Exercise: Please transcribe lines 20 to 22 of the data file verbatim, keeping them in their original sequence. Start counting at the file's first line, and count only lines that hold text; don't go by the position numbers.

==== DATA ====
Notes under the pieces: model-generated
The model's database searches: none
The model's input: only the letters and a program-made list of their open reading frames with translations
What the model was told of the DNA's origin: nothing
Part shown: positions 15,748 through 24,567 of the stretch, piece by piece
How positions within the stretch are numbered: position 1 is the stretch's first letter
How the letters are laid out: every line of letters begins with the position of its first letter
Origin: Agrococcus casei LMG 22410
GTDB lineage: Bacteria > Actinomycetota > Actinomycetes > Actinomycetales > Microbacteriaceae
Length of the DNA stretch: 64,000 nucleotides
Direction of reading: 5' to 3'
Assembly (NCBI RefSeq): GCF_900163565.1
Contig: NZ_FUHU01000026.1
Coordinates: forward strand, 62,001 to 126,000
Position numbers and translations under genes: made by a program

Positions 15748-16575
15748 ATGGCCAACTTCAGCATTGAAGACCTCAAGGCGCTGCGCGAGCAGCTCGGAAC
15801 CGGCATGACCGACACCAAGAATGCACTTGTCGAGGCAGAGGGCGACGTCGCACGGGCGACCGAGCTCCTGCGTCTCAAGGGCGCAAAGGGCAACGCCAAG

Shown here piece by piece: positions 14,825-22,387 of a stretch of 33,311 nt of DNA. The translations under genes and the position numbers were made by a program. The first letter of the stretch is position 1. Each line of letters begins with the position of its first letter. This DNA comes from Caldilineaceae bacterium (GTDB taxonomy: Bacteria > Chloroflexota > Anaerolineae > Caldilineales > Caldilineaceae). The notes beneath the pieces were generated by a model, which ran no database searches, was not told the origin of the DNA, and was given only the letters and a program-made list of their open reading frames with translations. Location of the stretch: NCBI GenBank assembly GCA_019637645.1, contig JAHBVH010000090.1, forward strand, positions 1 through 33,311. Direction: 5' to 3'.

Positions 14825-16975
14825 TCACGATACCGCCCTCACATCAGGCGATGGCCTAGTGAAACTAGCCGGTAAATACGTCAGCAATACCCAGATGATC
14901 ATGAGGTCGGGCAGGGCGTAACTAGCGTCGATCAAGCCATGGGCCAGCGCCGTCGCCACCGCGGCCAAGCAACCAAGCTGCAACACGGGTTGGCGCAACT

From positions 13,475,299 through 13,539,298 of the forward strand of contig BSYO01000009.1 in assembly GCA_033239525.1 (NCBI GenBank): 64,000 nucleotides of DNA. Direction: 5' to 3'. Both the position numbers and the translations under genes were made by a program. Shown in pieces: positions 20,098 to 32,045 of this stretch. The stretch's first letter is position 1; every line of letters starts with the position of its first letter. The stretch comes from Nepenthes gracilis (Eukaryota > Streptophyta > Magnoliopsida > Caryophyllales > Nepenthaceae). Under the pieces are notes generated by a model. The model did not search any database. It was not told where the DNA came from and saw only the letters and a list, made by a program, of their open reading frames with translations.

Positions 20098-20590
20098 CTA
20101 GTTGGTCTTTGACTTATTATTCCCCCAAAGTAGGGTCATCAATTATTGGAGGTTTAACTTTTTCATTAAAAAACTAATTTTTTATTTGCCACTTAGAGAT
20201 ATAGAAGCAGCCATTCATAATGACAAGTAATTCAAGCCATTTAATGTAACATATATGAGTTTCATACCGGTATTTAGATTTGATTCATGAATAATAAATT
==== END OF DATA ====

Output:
Positions 14825-16975
14825 TCACGATACCGCCCTCACATCAGGCGATGGCCTAGTGAAACTAGCCGGTAAATACGTCAGCAATACCCAGATGATC
14901 ATGAGGTCGGGCAGGGCGTAACTAGCGTCGATCAAGCCATGGGCCAGCGCCGTCGCCACCGCGGCCAAGCAACCAAGCTGCAACACGGGTTGGCGCAACT